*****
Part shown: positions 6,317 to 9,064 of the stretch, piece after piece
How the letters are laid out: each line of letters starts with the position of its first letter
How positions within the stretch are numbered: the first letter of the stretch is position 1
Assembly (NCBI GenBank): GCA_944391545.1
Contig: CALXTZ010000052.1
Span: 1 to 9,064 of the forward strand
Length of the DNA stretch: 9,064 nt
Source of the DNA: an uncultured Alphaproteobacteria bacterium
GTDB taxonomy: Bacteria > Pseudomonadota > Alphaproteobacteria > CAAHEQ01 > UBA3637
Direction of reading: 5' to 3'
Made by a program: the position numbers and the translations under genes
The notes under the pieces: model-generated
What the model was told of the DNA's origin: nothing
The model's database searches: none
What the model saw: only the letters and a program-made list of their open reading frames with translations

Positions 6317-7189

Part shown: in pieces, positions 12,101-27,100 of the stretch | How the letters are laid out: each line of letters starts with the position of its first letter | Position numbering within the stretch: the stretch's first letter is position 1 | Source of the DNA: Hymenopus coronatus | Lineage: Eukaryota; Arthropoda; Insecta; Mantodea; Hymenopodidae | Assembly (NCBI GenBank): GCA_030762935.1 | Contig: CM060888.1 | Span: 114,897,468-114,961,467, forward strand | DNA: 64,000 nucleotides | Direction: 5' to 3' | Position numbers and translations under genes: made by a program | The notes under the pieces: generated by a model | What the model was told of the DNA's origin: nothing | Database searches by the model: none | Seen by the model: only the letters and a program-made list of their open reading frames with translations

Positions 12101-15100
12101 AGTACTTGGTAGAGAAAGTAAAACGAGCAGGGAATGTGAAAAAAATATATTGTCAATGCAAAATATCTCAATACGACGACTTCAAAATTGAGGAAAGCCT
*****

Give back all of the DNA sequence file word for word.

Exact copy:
Part shown: positions 6,317 to 9,064 of the stretch, piece after piece
How the letters are laid out: each line of letters starts with the position of its first letter
How positions within the stretch are numbered: the first letter of the stretch is position 1
Assembly (NCBI GenBank): GCA_944391545.1
Contig: CALXTZ010000052.1
Span: 1 to 9,064 of the forward strand
Length of the DNA stretch: 9,064 nt
Source of the DNA: an uncultured Alphaproteobacteria bacterium
GTDB taxonomy: Bacteria > Pseudomonadota > Alphaproteobacteria > CAAHEQ01 > UBA3637
Direction of reading: 5' to 3'
Made by a program: the position numbers and the translations under genes
The notes under the pieces: model-generated
What the model was told of the DNA's origin: nothing
The model's database searches: none
What the model saw: only the letters and a program-made list of their open reading frames with translations

Positions 6317-7189

Part shown: in pieces, positions 12,101-27,100 of the stretch | How the letters are laid out: each line of letters starts with the position of its first letter | Position numbering within the stretch: the stretch's first letter is position 1 | Source of the DNA: Hymenopus coronatus | Lineage: Eukaryota; Arthropoda; Insecta; Mantodea; Hymenopodidae | Assembly (NCBI GenBank): GCA_030762935.1 | Contig: CM060888.1 | Span: 114,897,468-114,961,467, forward strand | DNA: 64,000 nucleotides | Direction: 5' to 3' | Position numbers and translations under genes: made by a program | The notes under the pieces: generated by a model | What the model was told of the DNA's origin: nothing | Database searches by the model: none | Seen by the model: only the letters and a program-made list of their open reading frames with translations

Positions 12101-15100
12101 AGTACTTGGTAGAGAAAGTAAAACGAGCAGGGAATGTGAAAAAAATATATTGTCAATGCAAAATATCTCAATACGACGACTTCAAAATTGAGGAAAGCCT